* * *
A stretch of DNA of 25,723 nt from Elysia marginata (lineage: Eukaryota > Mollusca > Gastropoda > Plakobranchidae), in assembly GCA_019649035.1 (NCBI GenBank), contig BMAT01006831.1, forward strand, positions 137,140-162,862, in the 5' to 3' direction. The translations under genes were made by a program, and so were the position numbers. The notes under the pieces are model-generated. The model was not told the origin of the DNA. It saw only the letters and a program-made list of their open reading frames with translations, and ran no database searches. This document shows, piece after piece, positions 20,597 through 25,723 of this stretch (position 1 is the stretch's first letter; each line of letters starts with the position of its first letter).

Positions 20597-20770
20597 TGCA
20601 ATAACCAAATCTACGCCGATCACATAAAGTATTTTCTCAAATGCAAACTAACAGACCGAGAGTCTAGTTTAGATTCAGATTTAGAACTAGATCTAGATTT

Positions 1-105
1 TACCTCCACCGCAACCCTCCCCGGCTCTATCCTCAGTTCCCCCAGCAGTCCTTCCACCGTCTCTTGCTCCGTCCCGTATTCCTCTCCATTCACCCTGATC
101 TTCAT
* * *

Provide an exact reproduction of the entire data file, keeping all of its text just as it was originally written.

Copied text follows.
A stretch of DNA of 25,723 nt from Elysia marginata (lineage: Eukaryota > Mollusca > Gastropoda > Plakobranchidae), in assembly GCA_019649035.1 (NCBI GenBank), contig BMAT01006831.1, forward strand, positions 137,140-162,862, in the 5' to 3' direction. The translations under genes were made by a program, and so were the position numbers. The notes under the pieces are model-generated. The model was not told the origin of the DNA. It saw only the letters and a program-made list of their open reading frames with translations, and ran no database searches. This document shows, piece after piece, positions 20,597 through 25,723 of this stretch (position 1 is the stretch's first letter; each line of letters starts with the position of its first letter).

Positions 20597-20770
20597 TGCA
20601 ATAACCAAATCTACGCCGATCACATAAAGTATTTTCTCAAATGCAAACTAACAGACCGAGAGTCTAGTTTAGATTCAGATTTAGAACTAGATCTAGATTT

Positions 1-105
1 TACCTCCACCGCAACCCTCCCCGGCTCTATCCTCAGTTCCCCCAGCAGTCCTTCCACCGTCTCTTGCTCCGTCCCGTATTCCTCTCCATTCACCCTGATC
101 TTCAT